“2. Our kids are behind in school.”

This one really irks me and I almost think is the most important point:

Educational neglect is a very real travesty among my alumni peers.

It isn’t something to joke about. It isn’t something to be taken lightly. This is not a good thing. The author says that her 13-yr-old daughter can’t spell “were” and her son hasn’t done his math. She then throws up a red herring to distract from these disturbing facts to tell her readers (who are presumably public school parents) that it’s OK because our kids are behind too. Behind in what? Well, life skills! That’s right, she says because her kids can change the brakes in a car and lead a Bible study they’re actually not behind but yours are because they can’t do basic life things, and claims importance is “a matter of perspective”. But from my perspective and that of my friends, having “life skills” and not being equal to our peers in academics means that we are not only behind in school, we are now behind in life. We were taken out of the competition before we even started. Jobs, scholarships, college, all the things that could get us where we want to go in life….we never stood a chance for these. We, with all our “life skills” and “work ethics”, were passed over for kids who weren’t behind in school. You can complain all you like about the way things are and the way things should be, but the way things are means that if you do not have academic skills equal to your peers, you will lose. And you will spend your adult life trying to catch up. Many of my friends are in their 20’s and taking high-school equivalency classes just to get into college. They are a decade behind their peers. Take it from the homeschooled alumni: this is serious and needs to be taken seriously.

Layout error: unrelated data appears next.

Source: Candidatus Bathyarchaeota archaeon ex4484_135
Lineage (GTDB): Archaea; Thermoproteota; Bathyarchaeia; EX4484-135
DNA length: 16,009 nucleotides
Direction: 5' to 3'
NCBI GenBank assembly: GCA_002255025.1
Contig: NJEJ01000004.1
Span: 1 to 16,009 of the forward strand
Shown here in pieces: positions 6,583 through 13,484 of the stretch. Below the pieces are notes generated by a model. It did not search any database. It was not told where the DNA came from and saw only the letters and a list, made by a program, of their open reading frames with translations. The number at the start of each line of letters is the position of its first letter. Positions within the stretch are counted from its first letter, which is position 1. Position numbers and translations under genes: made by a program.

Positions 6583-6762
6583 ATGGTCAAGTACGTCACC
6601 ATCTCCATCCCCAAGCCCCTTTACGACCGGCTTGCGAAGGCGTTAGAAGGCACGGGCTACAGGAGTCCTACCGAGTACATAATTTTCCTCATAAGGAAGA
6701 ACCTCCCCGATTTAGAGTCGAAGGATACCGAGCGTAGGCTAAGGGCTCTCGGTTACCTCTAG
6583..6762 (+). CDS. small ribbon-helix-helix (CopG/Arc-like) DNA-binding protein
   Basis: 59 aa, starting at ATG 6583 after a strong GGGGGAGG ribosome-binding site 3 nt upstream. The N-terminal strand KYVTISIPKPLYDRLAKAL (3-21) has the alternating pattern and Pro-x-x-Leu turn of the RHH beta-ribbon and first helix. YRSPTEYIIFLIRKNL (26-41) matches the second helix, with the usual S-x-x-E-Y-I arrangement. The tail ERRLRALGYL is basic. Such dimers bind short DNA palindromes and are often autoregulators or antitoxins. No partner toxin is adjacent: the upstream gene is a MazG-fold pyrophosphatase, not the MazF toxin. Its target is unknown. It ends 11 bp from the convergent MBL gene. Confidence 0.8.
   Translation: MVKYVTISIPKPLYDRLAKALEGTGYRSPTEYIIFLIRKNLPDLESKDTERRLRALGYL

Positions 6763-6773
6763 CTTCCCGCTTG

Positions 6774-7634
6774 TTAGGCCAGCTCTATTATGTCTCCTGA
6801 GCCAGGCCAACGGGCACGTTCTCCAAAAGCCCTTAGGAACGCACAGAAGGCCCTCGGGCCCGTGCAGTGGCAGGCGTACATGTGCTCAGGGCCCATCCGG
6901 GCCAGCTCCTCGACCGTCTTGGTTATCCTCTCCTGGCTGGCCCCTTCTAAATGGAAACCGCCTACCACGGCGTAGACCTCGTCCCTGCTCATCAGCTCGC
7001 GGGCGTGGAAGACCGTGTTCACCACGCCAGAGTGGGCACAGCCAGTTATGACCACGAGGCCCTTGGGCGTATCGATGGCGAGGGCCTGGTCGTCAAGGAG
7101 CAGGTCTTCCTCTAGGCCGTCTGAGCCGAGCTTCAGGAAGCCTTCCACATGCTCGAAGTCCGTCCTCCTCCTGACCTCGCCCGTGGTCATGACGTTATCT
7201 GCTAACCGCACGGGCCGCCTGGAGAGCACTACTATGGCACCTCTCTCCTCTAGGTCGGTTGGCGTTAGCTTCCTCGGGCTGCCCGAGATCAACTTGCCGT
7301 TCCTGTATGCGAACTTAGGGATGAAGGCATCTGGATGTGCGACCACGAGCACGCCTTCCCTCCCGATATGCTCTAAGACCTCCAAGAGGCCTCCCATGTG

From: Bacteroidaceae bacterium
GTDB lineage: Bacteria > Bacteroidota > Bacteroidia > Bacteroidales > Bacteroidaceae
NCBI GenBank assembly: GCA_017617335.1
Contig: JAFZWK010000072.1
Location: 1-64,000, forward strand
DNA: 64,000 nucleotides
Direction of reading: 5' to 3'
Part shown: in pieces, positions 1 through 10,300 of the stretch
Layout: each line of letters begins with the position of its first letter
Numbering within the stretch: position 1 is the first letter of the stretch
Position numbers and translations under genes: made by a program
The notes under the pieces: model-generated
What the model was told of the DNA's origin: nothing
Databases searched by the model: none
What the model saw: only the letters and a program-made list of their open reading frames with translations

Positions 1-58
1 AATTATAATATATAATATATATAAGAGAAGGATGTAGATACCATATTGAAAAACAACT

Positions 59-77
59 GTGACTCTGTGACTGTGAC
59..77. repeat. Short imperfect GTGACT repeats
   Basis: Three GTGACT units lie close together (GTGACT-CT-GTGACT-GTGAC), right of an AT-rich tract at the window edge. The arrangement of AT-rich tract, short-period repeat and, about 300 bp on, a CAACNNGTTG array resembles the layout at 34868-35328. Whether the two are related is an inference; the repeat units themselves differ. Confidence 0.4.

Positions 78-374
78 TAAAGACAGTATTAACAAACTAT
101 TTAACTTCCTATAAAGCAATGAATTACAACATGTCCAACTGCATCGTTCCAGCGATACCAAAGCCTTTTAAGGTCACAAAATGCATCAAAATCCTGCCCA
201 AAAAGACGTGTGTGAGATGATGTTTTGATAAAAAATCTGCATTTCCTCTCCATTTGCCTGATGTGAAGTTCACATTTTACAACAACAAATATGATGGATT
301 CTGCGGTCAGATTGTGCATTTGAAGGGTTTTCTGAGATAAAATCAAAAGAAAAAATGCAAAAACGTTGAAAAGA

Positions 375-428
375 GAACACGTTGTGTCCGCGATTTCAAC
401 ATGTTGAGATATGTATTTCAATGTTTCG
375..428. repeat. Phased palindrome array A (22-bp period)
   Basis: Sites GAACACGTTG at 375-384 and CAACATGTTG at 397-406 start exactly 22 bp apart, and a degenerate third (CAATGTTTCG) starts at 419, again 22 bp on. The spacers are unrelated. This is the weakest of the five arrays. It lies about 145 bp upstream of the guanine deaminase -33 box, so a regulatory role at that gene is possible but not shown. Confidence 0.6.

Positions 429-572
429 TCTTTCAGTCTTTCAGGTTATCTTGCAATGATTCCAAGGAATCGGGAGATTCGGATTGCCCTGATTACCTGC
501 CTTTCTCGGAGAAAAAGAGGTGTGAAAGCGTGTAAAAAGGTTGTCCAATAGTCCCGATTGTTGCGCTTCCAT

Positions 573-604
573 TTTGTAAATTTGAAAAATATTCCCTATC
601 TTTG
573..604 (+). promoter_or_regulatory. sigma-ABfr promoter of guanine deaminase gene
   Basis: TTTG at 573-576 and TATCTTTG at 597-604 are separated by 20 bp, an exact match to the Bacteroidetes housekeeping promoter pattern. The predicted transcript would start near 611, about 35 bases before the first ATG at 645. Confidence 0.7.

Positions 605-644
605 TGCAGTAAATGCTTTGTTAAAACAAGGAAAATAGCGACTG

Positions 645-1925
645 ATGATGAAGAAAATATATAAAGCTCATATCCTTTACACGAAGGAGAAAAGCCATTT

Now about the false dichotomy. Does she really think that public schooled kids can’t change brakes or lead a Bible study? That public schooled kids have only “book learning”? Where you go to school doesn’t make a difference, it’s how you’re parented that provides education in life skills. My kids are in public school. They also spend their free time with animals, art, reading, baking, camping, fishing, going on geological hikes, visiting museums, helping Dad fix things, learning horse care, and myriads of other things that will give them life skills. They are also very much NOT behind in academics. You can have the best of both worlds, and I suggest that if this mother’s children are not getting that, perhaps she needs to rethink her educational methods.

“3. Our kids are weird.”

So, yeah, I was definitely weird. Actually, I felt like a freak as a child. It was tough. Maybe I would’ve still felt that way in public school, maybe not. But she goes on to say “don’t stereotype, we’re not all like that”, which is cool and everything, except for the fact that her entire piece is based on stereotyping both homeschoolers and kids in public school. Huh.

“4. We really aren’t all that patient.”